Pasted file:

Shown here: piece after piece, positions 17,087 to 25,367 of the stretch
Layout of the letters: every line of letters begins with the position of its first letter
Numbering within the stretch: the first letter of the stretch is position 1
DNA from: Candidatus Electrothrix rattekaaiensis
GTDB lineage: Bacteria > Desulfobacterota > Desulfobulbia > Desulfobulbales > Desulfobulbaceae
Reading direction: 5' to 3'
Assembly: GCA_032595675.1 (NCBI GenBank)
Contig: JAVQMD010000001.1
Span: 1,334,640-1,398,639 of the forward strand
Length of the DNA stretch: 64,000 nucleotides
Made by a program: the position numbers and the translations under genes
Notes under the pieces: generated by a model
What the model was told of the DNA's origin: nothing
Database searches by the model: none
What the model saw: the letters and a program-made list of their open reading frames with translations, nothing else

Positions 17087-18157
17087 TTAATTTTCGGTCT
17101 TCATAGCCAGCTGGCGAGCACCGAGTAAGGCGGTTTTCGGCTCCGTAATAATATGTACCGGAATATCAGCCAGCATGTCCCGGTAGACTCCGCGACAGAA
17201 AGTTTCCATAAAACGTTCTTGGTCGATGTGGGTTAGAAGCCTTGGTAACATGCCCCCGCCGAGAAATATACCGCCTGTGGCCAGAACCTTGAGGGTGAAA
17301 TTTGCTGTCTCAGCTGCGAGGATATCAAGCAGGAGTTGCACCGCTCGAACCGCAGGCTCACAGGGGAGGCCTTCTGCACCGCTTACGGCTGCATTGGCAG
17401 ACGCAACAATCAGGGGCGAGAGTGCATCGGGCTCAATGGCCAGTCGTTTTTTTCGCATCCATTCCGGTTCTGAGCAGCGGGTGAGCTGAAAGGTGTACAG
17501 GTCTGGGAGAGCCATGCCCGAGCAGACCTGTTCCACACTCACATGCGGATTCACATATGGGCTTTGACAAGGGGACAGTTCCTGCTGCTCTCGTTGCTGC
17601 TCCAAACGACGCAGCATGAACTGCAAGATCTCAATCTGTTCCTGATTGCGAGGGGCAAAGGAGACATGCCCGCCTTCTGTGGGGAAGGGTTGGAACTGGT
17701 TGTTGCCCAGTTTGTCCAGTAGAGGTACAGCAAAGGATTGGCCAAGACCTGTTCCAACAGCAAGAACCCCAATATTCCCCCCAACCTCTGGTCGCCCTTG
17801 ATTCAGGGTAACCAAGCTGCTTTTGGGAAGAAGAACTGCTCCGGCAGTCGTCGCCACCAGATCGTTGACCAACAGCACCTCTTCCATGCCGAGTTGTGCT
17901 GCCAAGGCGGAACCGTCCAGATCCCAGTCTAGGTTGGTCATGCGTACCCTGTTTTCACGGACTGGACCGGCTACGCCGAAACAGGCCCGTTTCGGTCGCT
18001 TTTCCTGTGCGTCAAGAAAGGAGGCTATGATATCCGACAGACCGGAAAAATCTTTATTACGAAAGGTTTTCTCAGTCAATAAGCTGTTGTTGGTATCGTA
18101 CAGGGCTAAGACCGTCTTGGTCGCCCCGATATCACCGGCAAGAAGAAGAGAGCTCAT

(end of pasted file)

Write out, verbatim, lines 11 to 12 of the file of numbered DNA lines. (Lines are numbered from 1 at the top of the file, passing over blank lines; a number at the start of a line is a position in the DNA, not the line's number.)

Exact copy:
Made by a program: the position numbers and the translations under genes
Notes under the pieces: generated by a model